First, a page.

In the aquarium the Amano Algae Eating Shrimp is very tolerant to tank levels and the overall ph of the tank is not overly important. Like most other things we keep in our aquariums the shrimp will adapt to a ph change. The ph does need to be stable though. However they are very susceptible to ammonia changes and even the smallest levels of ammonia can harm the shrimp. These shrimp should only be kept in very stable planted tanks that have no ammonia change at all. Due to their size they should not be kept with larger fish like cichlids. They will be viewed as a meal and be eaten at first chance. These shrimp are temperamental to temperature also. Since they are from colder water swamps in the Yamato region they are best kept under 80 degrees with the target range of 68-76 degrees. The shrimp prefer a slightly brackish setup but will adapt to freshwater. As far as other water perimeters they donít need to be strict but ideal ph is ranging at 6.7 to 7.7 and slightly hard water is preferred. However again they will adapt to almost all water conditions provided the correct water temperature and no ammonia levels.

    In conclusion the Amano Algae Eating Shrimp is probably the best small algae eating shrimp that you can keep in your tank. It will eat almost any algae including brown, and hair algae. It has been known not to tolerate black beard algae but when hungry may eat any type of algae in the tank.
    Last edited by jbeining75; 04-13-2008 at 02:26 PM.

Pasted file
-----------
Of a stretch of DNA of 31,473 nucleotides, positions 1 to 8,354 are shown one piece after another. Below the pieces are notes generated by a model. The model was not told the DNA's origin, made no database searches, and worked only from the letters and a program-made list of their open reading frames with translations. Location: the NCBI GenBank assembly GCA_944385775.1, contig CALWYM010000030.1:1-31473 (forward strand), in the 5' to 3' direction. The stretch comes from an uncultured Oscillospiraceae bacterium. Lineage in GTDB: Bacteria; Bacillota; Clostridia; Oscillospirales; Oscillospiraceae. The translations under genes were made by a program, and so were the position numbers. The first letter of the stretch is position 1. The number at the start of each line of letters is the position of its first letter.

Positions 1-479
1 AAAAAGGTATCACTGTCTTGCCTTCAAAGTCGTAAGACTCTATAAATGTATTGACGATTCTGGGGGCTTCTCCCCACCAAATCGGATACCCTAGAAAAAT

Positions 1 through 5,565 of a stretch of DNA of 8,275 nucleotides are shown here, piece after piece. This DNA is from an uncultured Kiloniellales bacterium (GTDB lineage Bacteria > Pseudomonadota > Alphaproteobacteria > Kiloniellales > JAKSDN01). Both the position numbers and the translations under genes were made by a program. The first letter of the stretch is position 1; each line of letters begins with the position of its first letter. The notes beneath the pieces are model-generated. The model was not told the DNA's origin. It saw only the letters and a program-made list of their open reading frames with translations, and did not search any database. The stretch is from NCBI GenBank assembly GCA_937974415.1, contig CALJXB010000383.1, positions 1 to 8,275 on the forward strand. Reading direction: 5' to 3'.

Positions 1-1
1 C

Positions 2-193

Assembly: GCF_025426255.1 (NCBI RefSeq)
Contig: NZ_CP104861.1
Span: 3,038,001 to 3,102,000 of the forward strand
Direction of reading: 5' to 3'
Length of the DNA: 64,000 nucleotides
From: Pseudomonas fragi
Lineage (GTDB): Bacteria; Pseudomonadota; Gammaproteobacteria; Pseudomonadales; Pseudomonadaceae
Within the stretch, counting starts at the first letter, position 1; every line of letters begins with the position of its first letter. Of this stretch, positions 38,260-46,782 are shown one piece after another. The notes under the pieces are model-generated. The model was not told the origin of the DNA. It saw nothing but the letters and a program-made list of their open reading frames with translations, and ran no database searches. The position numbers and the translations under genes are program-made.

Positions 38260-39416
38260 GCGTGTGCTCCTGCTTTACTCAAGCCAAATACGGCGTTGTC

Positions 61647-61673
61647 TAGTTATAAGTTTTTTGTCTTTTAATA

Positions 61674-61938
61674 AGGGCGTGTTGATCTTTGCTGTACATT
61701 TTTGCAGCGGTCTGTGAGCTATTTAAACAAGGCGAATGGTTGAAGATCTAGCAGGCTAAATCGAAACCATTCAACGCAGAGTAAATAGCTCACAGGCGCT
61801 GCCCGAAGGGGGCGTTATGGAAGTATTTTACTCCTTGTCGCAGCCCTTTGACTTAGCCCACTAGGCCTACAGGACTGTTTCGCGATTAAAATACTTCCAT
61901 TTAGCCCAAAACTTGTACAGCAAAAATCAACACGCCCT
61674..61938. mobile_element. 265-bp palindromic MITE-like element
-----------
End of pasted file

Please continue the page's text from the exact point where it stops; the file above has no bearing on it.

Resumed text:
75 Gallon South Cichlid: Tiger Oscar and Jack Dempsey

    55 Gallon GT Tank: 1 Male GT and 8 Giant Danio

    20 Gallon Long: Waiting for eco-complete planted red substrate that has been delayed 2 weeks due to weather.

    "Don't buy fish at Wal-Mart then go to your local fish store for help when they die. Goto your local fish store first and get educated. It will save you money and many many fishes lives."

  2. #2

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    Very enlightening. Great post Jamie!

  3. #3

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    Thanks for the very informative article J
    Sailor

    Aye Aye

  4. #4

    Default


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    Great article Can I add that they breed in freshwater but the eggs only come out in brackish water... as soon as they babies are born they can be placed into freshwater again after 2-3 days.
    My own Fish Blog
    Small Fish for Small Tanks

    'The measure of kindness is that you are kind without measure'

  5. Default


    0 Not allowed!
    Thanks for the addition Jess... Guys feel free to add on anything else...
    75 Gallon South Cichlid: Tiger Oscar and Jack Dempsey